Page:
Hyperacusis is a type of reduced tolerance for sound. People with hyperacusis often find ordinary noises too loud, and loud noises uncomfortable or painful. The most common cause of hyperacusis is damage to the inner ear from ageing or exposure to loud noise.
Hyperacusis is often associated with tinnitus (buzzing, ringing or whistling noises in the ears) and distortion of sounds. Usually both ears are affected, although it is possible to have it in only one ear. Other types of reduced tolerance to sound include ‘loudness recruitment’ and ‘phonophobia’.
Symptoms of hyperacusis
The onset of hyperacusis can be gradual or sudden. Symptoms include:
- very quiet sounds are comfortable, but ordinary sounds (like voices at conversational volume) are too loud or distorted
- your own voice seems too loud or distorted
- low intensity sounds, such as the noise of a refrigerator, seem too loud
- sudden, loud noise can cause discomfort and pain
- loud noises can:
- worsen your sensitivity to sound for some time
- worsen tinnitus and distortion
- cause a ‘popping’ sensation inside the ear.
Causes of hyperacusis
Some known causes of hyperacusis include:
- changes in hearing due to ageing
- one-off exposure to loud noise, such as an explosion
- a slap on the ear
- chronic exposure to noise, such as working in a noisy environment
- certain medications
- head injury
- surgery to the ear
- paralysis of the facial nerve – which can cause the mechanism in the middle ear that protects you from loud noise not to function
- medical procedures – clearing a blocked ear canal may cause temporary increased sensitivity to sound.
If you have intolerance to sound in one ear only, this should be investigated for an acoustic neuroma (a tumour) on the balance (vestibular) nerve. A tumour is more easily removed if it is detected early. However, even if a tumour is found, not all cases require removal.
Diagnosis of hyperacusis
There are no tests for diagnosing decreased sound tolerance. Diagnosis depends mainly on your description of your discomfort. Audiological tests are used to assess the health of your ear.
Impact of hyperacusis
If your hyperacusis is severe, you may find that you are uncomfortable leaving your home, and that your reduced tolerance for sound is affecting your career and social life.
Some people find that everyday activities, such as driving a car, using a lawn mower, vacuum cleaner or power tool, watching the television or listening to music are problematic. Shopping centres, restaurants and movie theatres may be too loud.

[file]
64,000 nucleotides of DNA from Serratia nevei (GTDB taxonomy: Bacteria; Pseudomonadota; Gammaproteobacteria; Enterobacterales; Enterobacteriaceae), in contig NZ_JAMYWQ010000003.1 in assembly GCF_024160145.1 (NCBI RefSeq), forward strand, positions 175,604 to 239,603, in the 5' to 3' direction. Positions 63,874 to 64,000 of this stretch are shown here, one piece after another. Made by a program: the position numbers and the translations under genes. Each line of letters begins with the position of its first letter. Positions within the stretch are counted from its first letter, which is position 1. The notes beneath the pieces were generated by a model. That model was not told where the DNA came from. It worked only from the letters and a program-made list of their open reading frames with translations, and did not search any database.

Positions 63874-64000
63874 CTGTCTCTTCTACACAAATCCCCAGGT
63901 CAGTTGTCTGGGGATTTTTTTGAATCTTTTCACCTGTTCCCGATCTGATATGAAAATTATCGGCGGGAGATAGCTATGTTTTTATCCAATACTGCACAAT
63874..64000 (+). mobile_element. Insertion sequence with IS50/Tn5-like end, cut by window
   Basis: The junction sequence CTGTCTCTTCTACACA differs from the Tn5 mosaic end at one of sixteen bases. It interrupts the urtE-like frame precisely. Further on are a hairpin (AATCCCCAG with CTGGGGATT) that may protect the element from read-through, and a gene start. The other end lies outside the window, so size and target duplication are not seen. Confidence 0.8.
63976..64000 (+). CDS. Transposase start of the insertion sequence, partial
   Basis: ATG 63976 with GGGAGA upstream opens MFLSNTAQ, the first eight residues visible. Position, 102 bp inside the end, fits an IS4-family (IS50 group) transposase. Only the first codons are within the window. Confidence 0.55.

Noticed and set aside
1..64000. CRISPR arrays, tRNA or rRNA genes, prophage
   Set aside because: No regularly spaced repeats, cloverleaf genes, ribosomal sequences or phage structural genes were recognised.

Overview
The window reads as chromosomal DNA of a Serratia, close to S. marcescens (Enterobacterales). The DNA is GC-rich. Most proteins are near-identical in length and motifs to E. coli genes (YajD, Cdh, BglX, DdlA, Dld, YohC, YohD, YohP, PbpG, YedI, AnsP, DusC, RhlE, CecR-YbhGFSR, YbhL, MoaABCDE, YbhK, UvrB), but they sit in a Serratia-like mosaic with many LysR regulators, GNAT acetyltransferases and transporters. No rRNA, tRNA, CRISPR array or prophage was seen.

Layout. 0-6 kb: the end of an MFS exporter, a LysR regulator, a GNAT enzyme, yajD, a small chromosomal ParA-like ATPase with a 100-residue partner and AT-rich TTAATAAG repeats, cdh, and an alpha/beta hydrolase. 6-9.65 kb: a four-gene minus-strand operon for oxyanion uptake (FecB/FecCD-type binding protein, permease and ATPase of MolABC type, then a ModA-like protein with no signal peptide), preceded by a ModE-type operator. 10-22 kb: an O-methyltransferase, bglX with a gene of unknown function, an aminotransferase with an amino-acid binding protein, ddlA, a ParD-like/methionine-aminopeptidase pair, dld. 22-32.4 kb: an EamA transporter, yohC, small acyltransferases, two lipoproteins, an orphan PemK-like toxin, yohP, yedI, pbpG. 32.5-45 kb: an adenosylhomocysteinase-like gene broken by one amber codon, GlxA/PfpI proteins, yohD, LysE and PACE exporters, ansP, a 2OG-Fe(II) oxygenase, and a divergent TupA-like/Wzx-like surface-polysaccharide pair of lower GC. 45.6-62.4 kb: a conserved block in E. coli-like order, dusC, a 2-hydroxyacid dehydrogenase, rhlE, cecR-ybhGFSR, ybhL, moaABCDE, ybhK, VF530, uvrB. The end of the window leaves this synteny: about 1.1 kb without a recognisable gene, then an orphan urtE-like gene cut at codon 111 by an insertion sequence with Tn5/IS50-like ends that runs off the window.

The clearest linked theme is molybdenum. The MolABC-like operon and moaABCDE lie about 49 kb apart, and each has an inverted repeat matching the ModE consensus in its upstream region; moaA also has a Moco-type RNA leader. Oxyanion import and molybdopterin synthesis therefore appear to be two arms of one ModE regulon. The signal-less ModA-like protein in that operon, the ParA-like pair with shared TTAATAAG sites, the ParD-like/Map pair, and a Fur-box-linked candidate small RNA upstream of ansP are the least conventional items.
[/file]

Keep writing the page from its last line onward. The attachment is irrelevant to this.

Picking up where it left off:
The good news is, in most cases, hyperacusis can be managed
Treatment for hyperacusis
There is usually no cure once noise sensitivity has started, because the common causes are noise damage and ageing damage to the inner ear. Avoiding exposure to noise will help.
Other disorders of the inner ear, which may be mistaken for hyperacusis, are treatable, so prompt assessment of the ears is important.
Generally, sound sensitivity is managed in a number of ways, including:
- wearing hearing protection in noisy environments, such as when working with power tools or being around loud music. This is because tinnitus and sensitivity may be exacerbated by excessive sounds. It is not necessary to wear hearing protection for everyday activities
- reintroducing everyday sounds as soon as possible – this is known as desensitisation
- asking people to avoid raising their voice when they speak to you. Let them know it irritates your ears and distorts the message
- talking to someone about your symptoms if anxiety or other reactions persist. A counsellor or psychologist may be able to talk with you and help you to identify factors that may be influencing your reactions to loud sounds, and help you develop coping strategies. Knowing and remembering that hyperacusis is not caused by a threatening disorder can help your tolerance significantly
- tinnitus retraining therapy (TRT) – this involves wearing special hearing aids called ‘noise generators’, which can, over time, reduce your sensitivity to noise. The ears become accustomed to the barely audible ‘white noise’ and eventually ignore it
- medication to help you sleep – this may be needed in the short term.
Where to get help
This page has been produced in consultation with and approved by:
Royal Victorian Eye and Ear Hospital (RVEEH)
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